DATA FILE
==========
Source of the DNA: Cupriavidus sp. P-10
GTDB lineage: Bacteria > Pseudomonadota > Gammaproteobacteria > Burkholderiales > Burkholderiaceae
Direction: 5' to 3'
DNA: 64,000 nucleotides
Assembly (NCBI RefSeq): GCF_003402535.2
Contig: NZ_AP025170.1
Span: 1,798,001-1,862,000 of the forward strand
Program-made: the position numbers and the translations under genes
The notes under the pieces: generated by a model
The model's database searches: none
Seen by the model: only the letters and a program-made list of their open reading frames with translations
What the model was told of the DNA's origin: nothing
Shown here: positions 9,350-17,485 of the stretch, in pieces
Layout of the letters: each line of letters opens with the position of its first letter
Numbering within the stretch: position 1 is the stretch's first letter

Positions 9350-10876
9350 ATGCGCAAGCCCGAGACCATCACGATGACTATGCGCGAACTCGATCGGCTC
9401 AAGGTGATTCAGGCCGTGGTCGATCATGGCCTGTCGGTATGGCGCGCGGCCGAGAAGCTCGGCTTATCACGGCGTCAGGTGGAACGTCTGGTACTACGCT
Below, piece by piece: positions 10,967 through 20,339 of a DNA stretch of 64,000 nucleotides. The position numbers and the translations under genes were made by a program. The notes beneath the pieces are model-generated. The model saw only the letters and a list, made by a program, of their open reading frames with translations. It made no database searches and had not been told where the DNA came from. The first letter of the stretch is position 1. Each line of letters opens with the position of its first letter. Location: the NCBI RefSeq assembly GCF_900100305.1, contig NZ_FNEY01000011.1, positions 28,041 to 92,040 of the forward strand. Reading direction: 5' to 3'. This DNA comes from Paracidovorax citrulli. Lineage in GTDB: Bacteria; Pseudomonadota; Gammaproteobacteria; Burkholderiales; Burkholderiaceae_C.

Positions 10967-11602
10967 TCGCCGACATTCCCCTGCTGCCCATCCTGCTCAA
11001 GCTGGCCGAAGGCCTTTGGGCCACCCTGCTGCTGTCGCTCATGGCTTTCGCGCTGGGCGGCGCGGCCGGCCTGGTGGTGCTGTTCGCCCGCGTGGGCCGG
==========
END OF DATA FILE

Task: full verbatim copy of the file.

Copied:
Source of the DNA: Cupriavidus sp. P-10
GTDB lineage: Bacteria > Pseudomonadota > Gammaproteobacteria > Burkholderiales > Burkholderiaceae
Direction: 5' to 3'
DNA: 64,000 nucleotides
Assembly (NCBI RefSeq): GCF_003402535.2
Contig: NZ_AP025170.1
Span: 1,798,001-1,862,000 of the forward strand
Program-made: the position numbers and the translations under genes
The notes under the pieces: generated by a model
The model's database searches: none
Seen by the model: only the letters and a program-made list of their open reading frames with translations
What the model was told of the DNA's origin: nothing
Shown here: positions 9,350-17,485 of the stretch, in pieces
Layout of the letters: each line of letters opens with the position of its first letter
Numbering within the stretch: position 1 is the stretch's first letter

Positions 9350-10876
9350 ATGCGCAAGCCCGAGACCATCACGATGACTATGCGCGAACTCGATCGGCTC
9401 AAGGTGATTCAGGCCGTGGTCGATCATGGCCTGTCGGTATGGCGCGCGGCCGAGAAGCTCGGCTTATCACGGCGTCAGGTGGAACGTCTGGTACTACGCT
Below, piece by piece: positions 10,967 through 20,339 of a DNA stretch of 64,000 nucleotides. The position numbers and the translations under genes were made by a program. The notes beneath the pieces are model-generated. The model saw only the letters and a list, made by a program, of their open reading frames with translations. It made no database searches and had not been told where the DNA came from. The first letter of the stretch is position 1. Each line of letters opens with the position of its first letter. Location: the NCBI RefSeq assembly GCF_900100305.1, contig NZ_FNEY01000011.1, positions 28,041 to 92,040 of the forward strand. Reading direction: 5' to 3'. This DNA comes from Paracidovorax citrulli. Lineage in GTDB: Bacteria; Pseudomonadota; Gammaproteobacteria; Burkholderiales; Burkholderiaceae_C.

Positions 10967-11602
10967 TCGCCGACATTCCCCTGCTGCCCATCCTGCTCAA
11001 GCTGGCCGAAGGCCTTTGGGCCACCCTGCTGCTGTCGCTCATGGCTTTCGCGCTGGGCGGCGCGGCCGGCCTGGTGGTGCTGTTCGCCCGCGTGGGCCGG